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The 21st Century Capitalist’s Dilemma (1): VFD’s Balancing Act and Empathy as a new Core Value

(In conversation with Adeniyi Adenubi)

Adeniyi Adenubi (‘Niyi) is the Executive Director, Investment Management and Investor Relations VFD Group Plc. – a group of financial services companies in Nigeria. Niyi has over 15 years of experience in Institutional and Corporate Banking, Investment Management and Consulting. He is the Chairman of Anchoria Asset Management and also serves on the Boards of several companies. ‘Niyi is passionate about Corporate Governance and brings this to bear on all the boards on which he serves.

My relationship with ‘Niyi is both professional and personal; and in all the years I have known him, we have always sat on different sides of the fence with our starkly opposing views of socialism and capitalism. I oftentimes referred to him as the ultimate capitalist, just because I believed he had such strong views about business profitability. His profile clearly does not help matters – how do you work in financial services and not have such strong capitalist beliefs.

However, in recent times, I started to have more balanced conversations with him – I saw a business leader that was adapting to the ever dynamic world of business, and taking into account the need to have non-capitalist considerations if a business must remain sustainably profitable.

With this context, I invited ‘Niyi and Uzoma Dozie to SCwN last week, to share their views on, what I had coined, The 21st Century Capitalist’s Dilemma: Social Impact or Profitable Value Creation. It was a pleasantly refreshing conversation, as the two business leaders shed light on their perspectives and the new social order that has forced more people to start to think more laterally about these matters. This edition of the article will focus on ‘Niyi’s perspectives and I will share Uzoma’s views in the next edition.

According to ‘Niyi, in light of the role of capitalism in the new world – “At VFD Group, we are socially conscious, but if you are socially conscious and you don’t make profit, then your business is not sustainable.”

As obvious as this statement may seem in terms of logic – balancing the divergent interests of stakeholders and making key business decisions has got to be a herculean task. A simple illustration is when the pandemic broke out in the country and businesses were confronted with the difficult decision of shutting down operations to ensure that the spread of the virus was curbed. On the one hand you are thinking about your customers who need your services and on the other had you are considering the safety of your employees and then your regulators are issuing directives that you must comply with. With this, one can easily see that, while playing the balancing act is ideal, it’s not an easy process and at the end of the day, the most optimal decision in view of all key stakeholder will have to be taken.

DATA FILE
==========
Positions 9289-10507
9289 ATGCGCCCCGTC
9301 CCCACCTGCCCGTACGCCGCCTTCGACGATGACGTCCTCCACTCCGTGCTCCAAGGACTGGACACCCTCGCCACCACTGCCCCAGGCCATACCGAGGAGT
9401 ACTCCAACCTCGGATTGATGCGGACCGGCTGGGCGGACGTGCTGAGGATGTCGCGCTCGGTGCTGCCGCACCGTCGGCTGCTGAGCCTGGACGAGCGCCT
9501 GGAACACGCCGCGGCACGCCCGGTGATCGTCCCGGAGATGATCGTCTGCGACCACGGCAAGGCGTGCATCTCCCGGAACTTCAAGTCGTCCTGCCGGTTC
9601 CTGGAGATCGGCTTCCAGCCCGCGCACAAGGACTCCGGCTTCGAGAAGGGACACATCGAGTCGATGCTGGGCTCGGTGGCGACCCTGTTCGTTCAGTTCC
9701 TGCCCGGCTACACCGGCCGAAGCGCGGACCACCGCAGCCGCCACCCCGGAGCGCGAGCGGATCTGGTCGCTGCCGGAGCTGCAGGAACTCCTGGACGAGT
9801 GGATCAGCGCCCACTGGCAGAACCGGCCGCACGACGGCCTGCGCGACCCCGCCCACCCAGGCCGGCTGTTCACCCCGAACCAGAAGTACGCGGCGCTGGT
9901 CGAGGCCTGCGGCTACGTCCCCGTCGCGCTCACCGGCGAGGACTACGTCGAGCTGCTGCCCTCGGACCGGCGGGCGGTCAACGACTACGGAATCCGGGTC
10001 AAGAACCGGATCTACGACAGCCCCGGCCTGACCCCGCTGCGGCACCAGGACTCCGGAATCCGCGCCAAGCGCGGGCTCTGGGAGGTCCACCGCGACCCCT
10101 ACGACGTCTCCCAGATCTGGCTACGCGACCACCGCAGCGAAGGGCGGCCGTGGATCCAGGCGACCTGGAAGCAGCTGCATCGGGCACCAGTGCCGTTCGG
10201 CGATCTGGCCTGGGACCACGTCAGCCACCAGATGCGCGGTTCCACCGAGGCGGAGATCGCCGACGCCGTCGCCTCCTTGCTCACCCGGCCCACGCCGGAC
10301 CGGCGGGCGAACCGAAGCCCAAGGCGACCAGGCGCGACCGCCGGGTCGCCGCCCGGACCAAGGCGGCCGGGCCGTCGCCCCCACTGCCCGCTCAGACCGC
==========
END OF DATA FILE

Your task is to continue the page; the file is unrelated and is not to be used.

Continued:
For ‘Niyi, similar to Uzoma, in terms of stakeholder interest prioritisation – the customers and employees are the priorities followed by the regulators. This only stands to reason, if you don’t have the right employees to deliver your services or goods, then you don’t have a business. Likewise, if your customers are not interested in or demanding for your products or services, then you don’t have a business.

According to a 2019 White Paper by the World Economic Forum – the essential ingredients for building trust and retaining a license to operate, for claiming corporate citizenship, are purpose, strategy, culture, values and governance. I asked Niyi to share if this was same for the VFD Group. He shared – “Our values at the VFD Group are, integrity, innovation, teamwork and newly empathy. The whole idea of pushing empathy as a value, is that it actually drives our business.”

The newly added core value of Empathy piqued my interest, I wanted to understand why the organsiation thought it was critical and how it’s been taught.

‘Niyi believes that, once you are able to put yourself in another person’s shoes and understand where they are coming from, there is less friction. For instance, a customer could call to make an enquiry about a business that’s part of the VFD Group that you don’t belong to, the expectation is to put yourself in the customer’s shoes, to understand that they see the group as one organisation; and so whoever they speak to should be able to address their concerns.

In addition, ‘Niyi shared that the management at VFD ensures to clarify that putting people first and foremost doesn’t mean you are soft; but understanding what the other person is feeling helps you.

It was refreshing to learn first-hand, the active steps organsiations like VFD are taking to be more socially conscious. For me I would say its baby-steps yet, and the consciousness backed by action, no matter how little, is an indication of progress. As shared with Niyi, the litmus test of this consciousness is if I saw a VFD staff on the road and asked if it was a great place to work.

My conversation with ‘Niyi and Uzoma was enlightening and I can’t wait to share some of my take-outs from Uzoma’s views in my next article.

Till then, please visit www.socialconscience.africa or www.africabusinessradio.com to listen to the full conversation.

I remain, yours conscientiously,

‘Nasa

 

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